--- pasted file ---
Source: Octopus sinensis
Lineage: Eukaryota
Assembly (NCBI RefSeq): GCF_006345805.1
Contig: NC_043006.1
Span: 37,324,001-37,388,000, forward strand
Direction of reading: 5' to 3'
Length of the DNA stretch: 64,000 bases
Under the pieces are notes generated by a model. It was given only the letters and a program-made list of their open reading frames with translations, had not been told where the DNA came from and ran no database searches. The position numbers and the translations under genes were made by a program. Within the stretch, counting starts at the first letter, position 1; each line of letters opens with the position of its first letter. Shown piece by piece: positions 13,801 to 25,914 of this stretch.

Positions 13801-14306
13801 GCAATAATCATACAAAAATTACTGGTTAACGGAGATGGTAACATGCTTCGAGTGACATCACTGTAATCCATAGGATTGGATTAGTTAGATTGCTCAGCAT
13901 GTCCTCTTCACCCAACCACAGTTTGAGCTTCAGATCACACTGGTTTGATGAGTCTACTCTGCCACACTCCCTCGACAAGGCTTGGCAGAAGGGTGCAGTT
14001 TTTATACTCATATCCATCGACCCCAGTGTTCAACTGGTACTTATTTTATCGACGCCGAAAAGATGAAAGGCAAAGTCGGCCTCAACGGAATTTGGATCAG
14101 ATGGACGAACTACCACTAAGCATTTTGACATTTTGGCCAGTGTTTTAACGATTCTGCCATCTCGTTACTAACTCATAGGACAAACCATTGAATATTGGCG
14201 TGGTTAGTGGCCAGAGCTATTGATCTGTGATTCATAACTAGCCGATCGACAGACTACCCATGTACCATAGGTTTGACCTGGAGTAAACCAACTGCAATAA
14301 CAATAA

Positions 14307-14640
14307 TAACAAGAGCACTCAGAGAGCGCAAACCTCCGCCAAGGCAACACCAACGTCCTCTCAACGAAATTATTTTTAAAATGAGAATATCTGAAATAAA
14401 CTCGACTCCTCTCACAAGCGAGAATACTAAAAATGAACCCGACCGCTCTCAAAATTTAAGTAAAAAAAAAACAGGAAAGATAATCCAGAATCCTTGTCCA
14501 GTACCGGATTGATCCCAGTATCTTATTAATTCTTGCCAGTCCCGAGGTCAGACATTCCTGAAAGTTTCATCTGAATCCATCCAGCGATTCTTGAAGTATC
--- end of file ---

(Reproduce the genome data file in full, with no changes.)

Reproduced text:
Source: Octopus sinensis
Lineage: Eukaryota
Assembly (NCBI RefSeq): GCF_006345805.1
Contig: NC_043006.1
Span: 37,324,001-37,388,000, forward strand
Direction of reading: 5' to 3'
Length of the DNA stretch: 64,000 bases
Under the pieces are notes generated by a model. It was given only the letters and a program-made list of their open reading frames with translations, had not been told where the DNA came from and ran no database searches. The position numbers and the translations under genes were made by a program. Within the stretch, counting starts at the first letter, position 1; each line of letters opens with the position of its first letter. Shown piece by piece: positions 13,801 to 25,914 of this stretch.

Positions 13801-14306
13801 GCAATAATCATACAAAAATTACTGGTTAACGGAGATGGTAACATGCTTCGAGTGACATCACTGTAATCCATAGGATTGGATTAGTTAGATTGCTCAGCAT
13901 GTCCTCTTCACCCAACCACAGTTTGAGCTTCAGATCACACTGGTTTGATGAGTCTACTCTGCCACACTCCCTCGACAAGGCTTGGCAGAAGGGTGCAGTT
14001 TTTATACTCATATCCATCGACCCCAGTGTTCAACTGGTACTTATTTTATCGACGCCGAAAAGATGAAAGGCAAAGTCGGCCTCAACGGAATTTGGATCAG
14101 ATGGACGAACTACCACTAAGCATTTTGACATTTTGGCCAGTGTTTTAACGATTCTGCCATCTCGTTACTAACTCATAGGACAAACCATTGAATATTGGCG
14201 TGGTTAGTGGCCAGAGCTATTGATCTGTGATTCATAACTAGCCGATCGACAGACTACCCATGTACCATAGGTTTGACCTGGAGTAAACCAACTGCAATAA
14301 CAATAA

Positions 14307-14640
14307 TAACAAGAGCACTCAGAGAGCGCAAACCTCCGCCAAGGCAACACCAACGTCCTCTCAACGAAATTATTTTTAAAATGAGAATATCTGAAATAAA
14401 CTCGACTCCTCTCACAAGCGAGAATACTAAAAATGAACCCGACCGCTCTCAAAATTTAAGTAAAAAAAAAACAGGAAAGATAATCCAGAATCCTTGTCCA
14501 GTACCGGATTGATCCCAGTATCTTATTAATTCTTGCCAGTCCCGAGGTCAGACATTCCTGAAAGTTTCATCTGAATCCATCCAGCGATTCTTGAAGTATC